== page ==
This is part of an intermittent series I’ve called “Hymns We Should Sing More Often.” The aim is to remind us (or introduce for the first time) excellent hymns that are probably not included in most church’s musical canon. A few hymns–like Holy, Holy, Holy or Come, Thou Fount of Every Blessing—are familiar to many congregations and get sung in conferences and other large gatherings. Unfortunately, for a growing number of churches, there are no hymnals in the pews (or on the chairs), and consequently there is little opportunity to draw from the deep well of Christian hymnody. Most of the hymns in this series are not unfamiliar, just underutilized. I hope you will enjoy learning about these hymns as much as I have and enjoy singing them even more.


The book of Psalms has always been at the heart of Christian worship. From temple worship in the Old Testament and the over 200 psalm citations or allusions in the New Testament, through the early church, monastic orders, and Reformation psalters, all the way to contemporary psalm settings, Christians have always sung the psalms. Terry L. Johnson says, “There is a wholeness to the psalms as designed by their divine author that addresses the whole of human life. There is a realism as well, teaching the positive and negative sides of spiritual experience: the light and the dark, the delightful and the degrading, the victorious and the defeating, the hopeful and the discouraging.”

Psalm 146, from which this hymn, Hallelujah, Praise Jehovah, O My Soul, is taken, highlights the delightful and hopeful side of spiritual experience: God is to be praised because he is utterly trustworthy, faithful, powerful, compassionate, and just. The psalm begins and ends with “Hallelu Yah!” “Praise Jehovah!” The main body of the psalm encourages us to fully trust the Lord as almighty Creator, deliverer of the oppressed, provider for the needy, and protector of the weak. We have been teaching our kids this Psalm in family worship over the course of the last couple months.

The versification of this psalm is slightly modified from the 1912 Psalter. The tune–a strong, stirring, singable melody– is the majestic RIPLEY, composed by Lowell Mason in 1839.

Hallelujah, praise Jehovah, O my soul, Jehovah praise;
I will sing the glorious praises of my God through all my days.
Put no confidence in princes, nor for help on man depend;
he shall die, to dust returning, and his purposes shall end.

Happy is the man that chooses Israel’s God to be his aid;
he is blesses whose hope of blessing on the Lord his God is stayed.
Heav’n and earth the Lord created, seas and all that they contain;
he delivers from oppression, righteousness he will maintain.

Food he daily gives the hungry, sets the mourning pris’ner free,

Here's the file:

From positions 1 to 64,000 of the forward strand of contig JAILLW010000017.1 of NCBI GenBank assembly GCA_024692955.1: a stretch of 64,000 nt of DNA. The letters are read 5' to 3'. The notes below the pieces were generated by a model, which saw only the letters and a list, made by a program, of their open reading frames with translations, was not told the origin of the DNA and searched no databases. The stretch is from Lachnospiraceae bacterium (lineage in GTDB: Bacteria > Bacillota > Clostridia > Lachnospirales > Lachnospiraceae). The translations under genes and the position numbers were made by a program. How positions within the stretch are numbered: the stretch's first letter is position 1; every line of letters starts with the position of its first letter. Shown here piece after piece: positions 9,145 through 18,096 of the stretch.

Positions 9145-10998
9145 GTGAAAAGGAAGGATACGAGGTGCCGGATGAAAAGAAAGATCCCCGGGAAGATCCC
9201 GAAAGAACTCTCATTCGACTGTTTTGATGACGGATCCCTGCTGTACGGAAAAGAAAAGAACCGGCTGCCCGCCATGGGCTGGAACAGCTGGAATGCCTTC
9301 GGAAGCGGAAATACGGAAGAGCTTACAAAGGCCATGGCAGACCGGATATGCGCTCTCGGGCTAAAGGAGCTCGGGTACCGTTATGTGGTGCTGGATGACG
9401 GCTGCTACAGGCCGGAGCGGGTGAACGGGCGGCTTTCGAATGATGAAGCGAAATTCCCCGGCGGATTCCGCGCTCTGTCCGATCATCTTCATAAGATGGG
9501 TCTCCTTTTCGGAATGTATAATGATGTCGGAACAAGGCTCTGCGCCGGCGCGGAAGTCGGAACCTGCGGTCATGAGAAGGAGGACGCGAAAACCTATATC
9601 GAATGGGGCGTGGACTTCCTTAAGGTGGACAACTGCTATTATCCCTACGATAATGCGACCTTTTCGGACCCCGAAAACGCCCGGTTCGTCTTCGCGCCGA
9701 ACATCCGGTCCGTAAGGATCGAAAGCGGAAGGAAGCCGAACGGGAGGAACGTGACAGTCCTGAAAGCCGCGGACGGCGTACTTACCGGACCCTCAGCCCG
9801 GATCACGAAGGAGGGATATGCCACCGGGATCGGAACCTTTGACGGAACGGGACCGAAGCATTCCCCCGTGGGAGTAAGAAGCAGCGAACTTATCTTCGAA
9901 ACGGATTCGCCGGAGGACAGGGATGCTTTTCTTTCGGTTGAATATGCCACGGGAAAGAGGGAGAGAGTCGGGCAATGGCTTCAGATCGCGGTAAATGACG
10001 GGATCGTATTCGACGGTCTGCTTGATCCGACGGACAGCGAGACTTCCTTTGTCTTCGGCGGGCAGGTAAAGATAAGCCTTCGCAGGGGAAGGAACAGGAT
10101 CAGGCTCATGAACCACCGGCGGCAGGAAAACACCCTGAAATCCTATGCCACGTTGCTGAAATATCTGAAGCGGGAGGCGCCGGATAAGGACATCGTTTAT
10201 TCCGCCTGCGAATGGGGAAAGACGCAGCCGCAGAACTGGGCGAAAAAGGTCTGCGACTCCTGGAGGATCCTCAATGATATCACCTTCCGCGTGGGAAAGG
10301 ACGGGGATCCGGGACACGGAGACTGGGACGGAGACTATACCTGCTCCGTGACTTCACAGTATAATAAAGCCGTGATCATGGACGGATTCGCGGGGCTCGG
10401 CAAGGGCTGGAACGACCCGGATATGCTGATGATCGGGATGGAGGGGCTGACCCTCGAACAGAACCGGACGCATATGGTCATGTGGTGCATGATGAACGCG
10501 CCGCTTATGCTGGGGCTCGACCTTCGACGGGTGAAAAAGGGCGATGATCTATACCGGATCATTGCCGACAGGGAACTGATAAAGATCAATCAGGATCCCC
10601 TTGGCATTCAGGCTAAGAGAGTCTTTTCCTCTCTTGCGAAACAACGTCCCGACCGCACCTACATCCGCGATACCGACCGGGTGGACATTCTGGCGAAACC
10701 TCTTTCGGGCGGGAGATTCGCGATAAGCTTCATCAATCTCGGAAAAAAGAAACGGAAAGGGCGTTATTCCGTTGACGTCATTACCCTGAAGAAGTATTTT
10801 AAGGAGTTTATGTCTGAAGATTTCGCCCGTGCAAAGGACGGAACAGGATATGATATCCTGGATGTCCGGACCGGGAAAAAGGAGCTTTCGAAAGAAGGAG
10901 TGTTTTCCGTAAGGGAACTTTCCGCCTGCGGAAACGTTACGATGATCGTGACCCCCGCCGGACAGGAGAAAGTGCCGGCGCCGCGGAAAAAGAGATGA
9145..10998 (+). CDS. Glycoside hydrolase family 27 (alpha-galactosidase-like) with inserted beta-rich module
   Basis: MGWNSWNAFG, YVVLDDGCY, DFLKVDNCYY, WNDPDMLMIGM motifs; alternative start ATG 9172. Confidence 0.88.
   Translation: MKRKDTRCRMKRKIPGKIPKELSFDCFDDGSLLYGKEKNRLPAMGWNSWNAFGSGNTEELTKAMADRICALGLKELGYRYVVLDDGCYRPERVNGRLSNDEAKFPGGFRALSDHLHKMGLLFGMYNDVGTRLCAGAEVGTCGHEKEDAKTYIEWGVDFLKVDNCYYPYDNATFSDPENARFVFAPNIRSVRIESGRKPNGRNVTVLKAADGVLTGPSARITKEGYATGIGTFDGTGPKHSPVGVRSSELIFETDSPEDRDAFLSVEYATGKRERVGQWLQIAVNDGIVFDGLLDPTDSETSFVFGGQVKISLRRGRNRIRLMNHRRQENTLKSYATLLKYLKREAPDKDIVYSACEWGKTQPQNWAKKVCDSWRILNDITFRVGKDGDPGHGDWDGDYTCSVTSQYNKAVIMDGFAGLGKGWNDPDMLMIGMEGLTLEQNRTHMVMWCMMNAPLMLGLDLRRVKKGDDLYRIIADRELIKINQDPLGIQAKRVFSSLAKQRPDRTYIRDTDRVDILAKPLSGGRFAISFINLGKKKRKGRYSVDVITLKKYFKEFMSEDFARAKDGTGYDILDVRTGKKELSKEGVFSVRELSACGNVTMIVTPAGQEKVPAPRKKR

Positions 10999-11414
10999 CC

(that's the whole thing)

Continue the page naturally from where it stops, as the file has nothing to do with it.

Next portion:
raises those bowed down with anguish, makes the sightless eye to see.
Well Jehovah loves the righteous, and the stranger he befriends,
helps the fatherless and widow, judgment on the wicked sends.

Hallelujah, praise Jehovah, O set my soul, Jehovah praise;
I will sing the glorious praises of my God through all my days.
Over all God reigns forever, through all ages he is King;
unto him, your God, O Zion, joyful hallelujahs sing.

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5 thoughts on “Hymns We Should Sing More Often: Hallelujah, Praise Jehovah, O My Soul”

  1. One of my all-time favorites! I love it when great music matches biblical words.

  2. lwesterlund says:

    Profound thanks, Kevin! This hymn meets the criteria of great theology,, good poetry, and a musical setting that expresses the solemn, deep joy of the words. The focus of this hymn, a metric Psalm, is unwaveringly God Himself, what He is and what He does. It describes human need, but keeps the focus on God, which true worship does. Thank you.

  3. Pastor DeYoung, thanks for a great recommendation of a great psalm setting! Psalm 146 has always been one of my favorites. And the recording you linked to is the singing of my home congregation on Long Island, which makes me even happier! Thanks for your work in encouraging congregational psalm-singing.

    Michael Kearney
    West Sayville URC
    Long Island, New York

  4. Neville Briggs says:

    The Psalms are indeed a wonderful expressive part of the scripture.
    By the way, poetic expression occurs throughout the Bible not just in the book of Psalms.
    I think we could do well to bear in mind that the psalmists didn’t know what Jesus has revealed to us, that we can address God as ……our Father.

  5. Bernie Bronsink says:

    Pastor DeYoung, this is without a doubt one of the most moving songs we are blessed to sing unto our great God. This hymn moves my soul every time we sing it as a congregation. It allows us to sing joyfully of God’s great power, rich mercy, abundant love, and bountiful provision. I also use this as a victory song when I have been tempted and by the grace of God resisted, what a great God we serve and worship. Hallelujah praise Jehovah!

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Kevin DeYoung

Kevin DeYoung is senior pastor of University Reformed Church (PCA) in East Lansing, Michigan, near Michigan State University. He and his wife Trisha have six young children. You can follow him on Twitter.

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